Then, at 4 pm, something happened that the British had thought might happen – the Germans launched a counterattack. Ten StuG assault guns from the 1352nd Panzerjager Kompanie, backed by infantry from the 352nd Fusilier Battalion and 1st Battalion, 915th Infantry Regiment – Kampfgruppe Meyer – fell upon troops advancing from Crepon southwest between Bazeneville and Villers-du-Sec.

British forces fell back in disarray as the Germans punched a hole through their lines. By 9.35 pm, however, the Germans themselves were being pushed back to Saint-Gabriel. By 10.35 pm, the German battlegroup was down to six StuGs and 90 men. These forces dug in around Ducy-Sainte-Marguerite.

A German StuG assault gun in Normandy

A heavily camouflaged German StuGIII stands in a narrow French street. This image was likely taken at the French commune of Lonlay-l’Abbaye, weeks after D-Day.

As dusk came, the 1st Hampshires began entering Arromanches from the east unchecked. Nearby were companies of the 1st Dorsets approaching Arromanches from the south with tanks from Sherwood Rangers in support. As the sun fell away, both infantry battalions counted their losses: 128 killed, including four officers among the Dorsets, and five officers and 11 wounded plus 166 others killed or wounded among the Hampshires. Meantime, the 47th Royal Marine had gotten no further than Hill 72, near the road leading from Bayeux to Longues. The battalion dug-in. When dawn appeared on the following day, they would find that their CO, Lt-Colonel Phillips, had finally caught up with them.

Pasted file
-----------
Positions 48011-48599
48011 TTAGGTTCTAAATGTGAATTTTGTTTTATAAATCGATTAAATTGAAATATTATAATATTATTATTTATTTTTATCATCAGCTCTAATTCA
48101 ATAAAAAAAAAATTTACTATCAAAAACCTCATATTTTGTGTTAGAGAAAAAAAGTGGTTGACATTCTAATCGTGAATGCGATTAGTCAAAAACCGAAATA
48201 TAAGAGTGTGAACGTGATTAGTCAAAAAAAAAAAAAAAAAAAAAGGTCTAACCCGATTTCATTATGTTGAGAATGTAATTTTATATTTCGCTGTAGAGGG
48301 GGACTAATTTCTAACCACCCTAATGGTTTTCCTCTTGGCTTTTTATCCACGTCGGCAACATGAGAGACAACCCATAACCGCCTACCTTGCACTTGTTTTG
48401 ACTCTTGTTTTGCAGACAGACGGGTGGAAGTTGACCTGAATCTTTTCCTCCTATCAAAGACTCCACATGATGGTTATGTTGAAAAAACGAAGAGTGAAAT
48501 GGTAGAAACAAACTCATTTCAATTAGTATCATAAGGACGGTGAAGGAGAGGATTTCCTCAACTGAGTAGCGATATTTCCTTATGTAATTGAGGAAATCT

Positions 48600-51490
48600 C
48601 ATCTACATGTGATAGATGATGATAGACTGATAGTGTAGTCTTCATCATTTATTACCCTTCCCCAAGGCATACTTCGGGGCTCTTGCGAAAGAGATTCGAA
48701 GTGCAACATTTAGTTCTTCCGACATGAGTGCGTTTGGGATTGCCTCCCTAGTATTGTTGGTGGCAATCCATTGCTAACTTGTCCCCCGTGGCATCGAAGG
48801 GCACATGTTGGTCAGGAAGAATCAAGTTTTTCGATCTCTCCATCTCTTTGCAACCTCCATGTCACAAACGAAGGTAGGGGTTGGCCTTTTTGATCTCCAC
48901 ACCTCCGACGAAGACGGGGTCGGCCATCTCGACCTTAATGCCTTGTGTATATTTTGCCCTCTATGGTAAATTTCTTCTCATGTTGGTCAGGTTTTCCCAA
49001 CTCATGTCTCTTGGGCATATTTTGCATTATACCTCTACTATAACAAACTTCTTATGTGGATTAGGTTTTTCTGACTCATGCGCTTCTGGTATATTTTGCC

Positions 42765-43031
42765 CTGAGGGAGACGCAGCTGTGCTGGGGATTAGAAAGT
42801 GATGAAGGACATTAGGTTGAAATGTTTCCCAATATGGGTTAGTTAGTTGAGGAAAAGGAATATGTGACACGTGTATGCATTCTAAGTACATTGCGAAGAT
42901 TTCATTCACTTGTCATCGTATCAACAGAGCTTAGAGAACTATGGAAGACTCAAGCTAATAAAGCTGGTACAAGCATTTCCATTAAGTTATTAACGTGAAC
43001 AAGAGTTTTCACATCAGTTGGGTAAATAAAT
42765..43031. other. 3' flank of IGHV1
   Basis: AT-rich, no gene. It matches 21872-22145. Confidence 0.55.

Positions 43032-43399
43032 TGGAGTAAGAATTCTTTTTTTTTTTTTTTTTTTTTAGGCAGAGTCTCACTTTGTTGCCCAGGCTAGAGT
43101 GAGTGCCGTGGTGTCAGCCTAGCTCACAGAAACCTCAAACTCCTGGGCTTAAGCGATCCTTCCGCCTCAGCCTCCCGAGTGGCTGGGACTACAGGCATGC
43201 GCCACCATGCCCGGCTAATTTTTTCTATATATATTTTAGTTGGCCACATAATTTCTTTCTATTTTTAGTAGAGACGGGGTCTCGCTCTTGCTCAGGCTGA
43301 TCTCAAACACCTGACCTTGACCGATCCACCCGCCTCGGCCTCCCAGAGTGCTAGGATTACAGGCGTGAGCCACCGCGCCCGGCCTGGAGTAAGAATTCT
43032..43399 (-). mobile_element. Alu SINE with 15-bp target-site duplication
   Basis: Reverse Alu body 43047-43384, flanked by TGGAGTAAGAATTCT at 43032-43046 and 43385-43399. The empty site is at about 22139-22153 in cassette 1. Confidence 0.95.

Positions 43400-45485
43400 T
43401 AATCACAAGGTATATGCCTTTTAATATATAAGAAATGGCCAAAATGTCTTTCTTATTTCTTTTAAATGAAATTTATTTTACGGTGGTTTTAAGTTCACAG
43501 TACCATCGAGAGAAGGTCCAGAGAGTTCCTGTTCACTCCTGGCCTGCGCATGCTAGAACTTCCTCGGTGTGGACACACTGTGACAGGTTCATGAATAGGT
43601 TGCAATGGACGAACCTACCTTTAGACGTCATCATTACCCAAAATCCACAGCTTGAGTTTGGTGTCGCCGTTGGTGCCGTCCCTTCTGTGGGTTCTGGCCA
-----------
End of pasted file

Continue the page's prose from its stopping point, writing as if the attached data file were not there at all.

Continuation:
Meantime, southeast of Tierceville, the 7th Green Howards had managed to link up with the Canadian Royal Winnipeg Rifles who had come down from “Juno” beach at Cruelly. The D-Day landings at “Gold” were over. Maddeningly, their objective for the day: the historic city of Bayeux remained in German hands.

A Sherman tank of the 8th Armored Brigade drives out from the maw of a US Navy Coast Guard LST onto the flat deck of low-riding Rhino transport and onto the shore of France on D-Day. National WII Museum